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< Back to current issue of Immigration Daily < Back to current issue of Immigrant's Weekly

BCIS Disallows Filing Of Waiver Of The Joint Filing Requirement Prior To Final Termination Of Marriage

by Cyrus D. Mehta

The new Bureau of Citizenship and Immigration Services (BCIS) within the Department of Homeland Security (DHS) has been issuing several memos to its various personnel advising them to interpret provisions of the Immigration and Nationality Act more restrictively.

A recent memo from William R. Yates, BCIS’ Acting Associate Director, Operations, dated April 10, 2003 (the Memo) indicates that a waiver of the joint filing requirement to remove the conditions on permanent residence may not be filed prior to the final termination of the marriage.

As a background, § 216 of the Immigration and Nationality Act (Act) imposes an initial 2-year period of conditional residency on a person who acquired permanent resident status based on a marriage that occurred within two years. § 216 also provides that a conditional resident may remove the conditions on permanent residence by jointly filing a petition (Form I-751) with the citizen or lawful permanent resident spouse before the expiration of the second year anniversary of the grant of conditional residence.

In the event that the citizen spouse does not cooperate in the joint filing, § 216 provides three grounds for waivers of the joint filing requirement:

 

1. The marriage was entered into in good faith by the non-citizen spouse, but the qualifying marriage has been terminated and the non-citizen spouse was not at fault in failing to meet the joint filing requirement;

2. The qualifying marriage was entered into in good faith and during the marriage the non-citizen spouse or child was battered by or was the subject of extreme cruelty perpetrated by the citizen or lawful permanent resident spouse and again, the non-citizen spouse was not at fault in failing to meet the joint filing requirement; or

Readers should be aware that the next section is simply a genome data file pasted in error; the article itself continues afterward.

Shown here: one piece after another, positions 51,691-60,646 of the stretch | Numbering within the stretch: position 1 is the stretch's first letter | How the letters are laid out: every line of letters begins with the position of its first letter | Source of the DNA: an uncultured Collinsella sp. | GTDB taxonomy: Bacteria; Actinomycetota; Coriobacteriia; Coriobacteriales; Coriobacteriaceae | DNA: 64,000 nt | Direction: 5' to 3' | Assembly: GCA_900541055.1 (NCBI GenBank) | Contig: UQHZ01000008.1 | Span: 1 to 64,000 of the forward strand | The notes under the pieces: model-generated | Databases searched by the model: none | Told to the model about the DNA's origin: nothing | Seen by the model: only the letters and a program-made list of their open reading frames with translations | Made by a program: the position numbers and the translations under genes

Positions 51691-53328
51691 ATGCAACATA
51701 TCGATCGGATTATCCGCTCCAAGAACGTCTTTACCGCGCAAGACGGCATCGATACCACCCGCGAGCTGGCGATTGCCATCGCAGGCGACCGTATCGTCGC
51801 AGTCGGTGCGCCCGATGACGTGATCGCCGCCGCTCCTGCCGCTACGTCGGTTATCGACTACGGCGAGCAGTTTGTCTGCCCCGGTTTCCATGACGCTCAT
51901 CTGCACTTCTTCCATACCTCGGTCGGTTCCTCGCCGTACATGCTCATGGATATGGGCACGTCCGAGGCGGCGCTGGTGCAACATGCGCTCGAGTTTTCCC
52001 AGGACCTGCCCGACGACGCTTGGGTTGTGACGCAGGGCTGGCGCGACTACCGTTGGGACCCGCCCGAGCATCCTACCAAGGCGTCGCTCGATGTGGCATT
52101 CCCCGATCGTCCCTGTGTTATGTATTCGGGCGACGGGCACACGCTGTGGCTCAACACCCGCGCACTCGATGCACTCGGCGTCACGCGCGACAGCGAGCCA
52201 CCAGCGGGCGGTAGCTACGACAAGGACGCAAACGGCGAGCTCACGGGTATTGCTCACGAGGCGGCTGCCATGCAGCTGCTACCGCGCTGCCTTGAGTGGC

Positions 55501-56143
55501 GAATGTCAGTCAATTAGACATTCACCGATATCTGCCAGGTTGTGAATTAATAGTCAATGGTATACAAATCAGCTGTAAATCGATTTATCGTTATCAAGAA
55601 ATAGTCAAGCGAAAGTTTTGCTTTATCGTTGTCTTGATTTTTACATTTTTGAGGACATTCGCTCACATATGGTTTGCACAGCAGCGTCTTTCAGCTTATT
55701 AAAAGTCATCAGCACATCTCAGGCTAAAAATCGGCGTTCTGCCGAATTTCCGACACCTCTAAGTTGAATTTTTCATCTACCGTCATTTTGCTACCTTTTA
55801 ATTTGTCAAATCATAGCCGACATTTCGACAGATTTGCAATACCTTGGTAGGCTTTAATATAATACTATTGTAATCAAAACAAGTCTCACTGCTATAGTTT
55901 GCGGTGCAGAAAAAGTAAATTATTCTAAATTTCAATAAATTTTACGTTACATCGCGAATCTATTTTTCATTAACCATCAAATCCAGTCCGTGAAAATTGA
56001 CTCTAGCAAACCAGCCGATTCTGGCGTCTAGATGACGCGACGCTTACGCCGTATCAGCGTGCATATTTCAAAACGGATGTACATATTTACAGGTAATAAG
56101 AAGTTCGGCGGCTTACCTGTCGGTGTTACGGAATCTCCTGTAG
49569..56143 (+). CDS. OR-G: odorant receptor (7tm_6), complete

3. Extreme hardship would result if such non-citizen is removed.

 

The Memo, dated April 10, 2003, attempts to answer several questions regarding whether a conditional resident can file a waiver of the joint petitioning requirement on Form I-751 after commencement of divorce or annulment proceedings but prior to final termination of the marriage.

Unfortunately, the Memo answers this question in the negative. A non-citizen whose conditional resident status is approaching the two-year anniversary of the grant of such status, but who is unable to file a joint petition to remove the conditions because divorce or annulment proceedings have commenced, may not apply for a waiver of the joint filing requirement, according to the Memo.

Over a decade ago, the Immigration and Naturalization Service issued a letter to an attorney suggesting that an I-751 waiver may be filed prior to a final divorce and after a divorce or annulment action has commenced.1 The filing of the I-751 waiver automatically extends the “green card” for one year. If by the time of the interview the conditional resident is issued the final divorce or annulment, the waiver is granted and the non-citizen spouse is granted a permanent green card.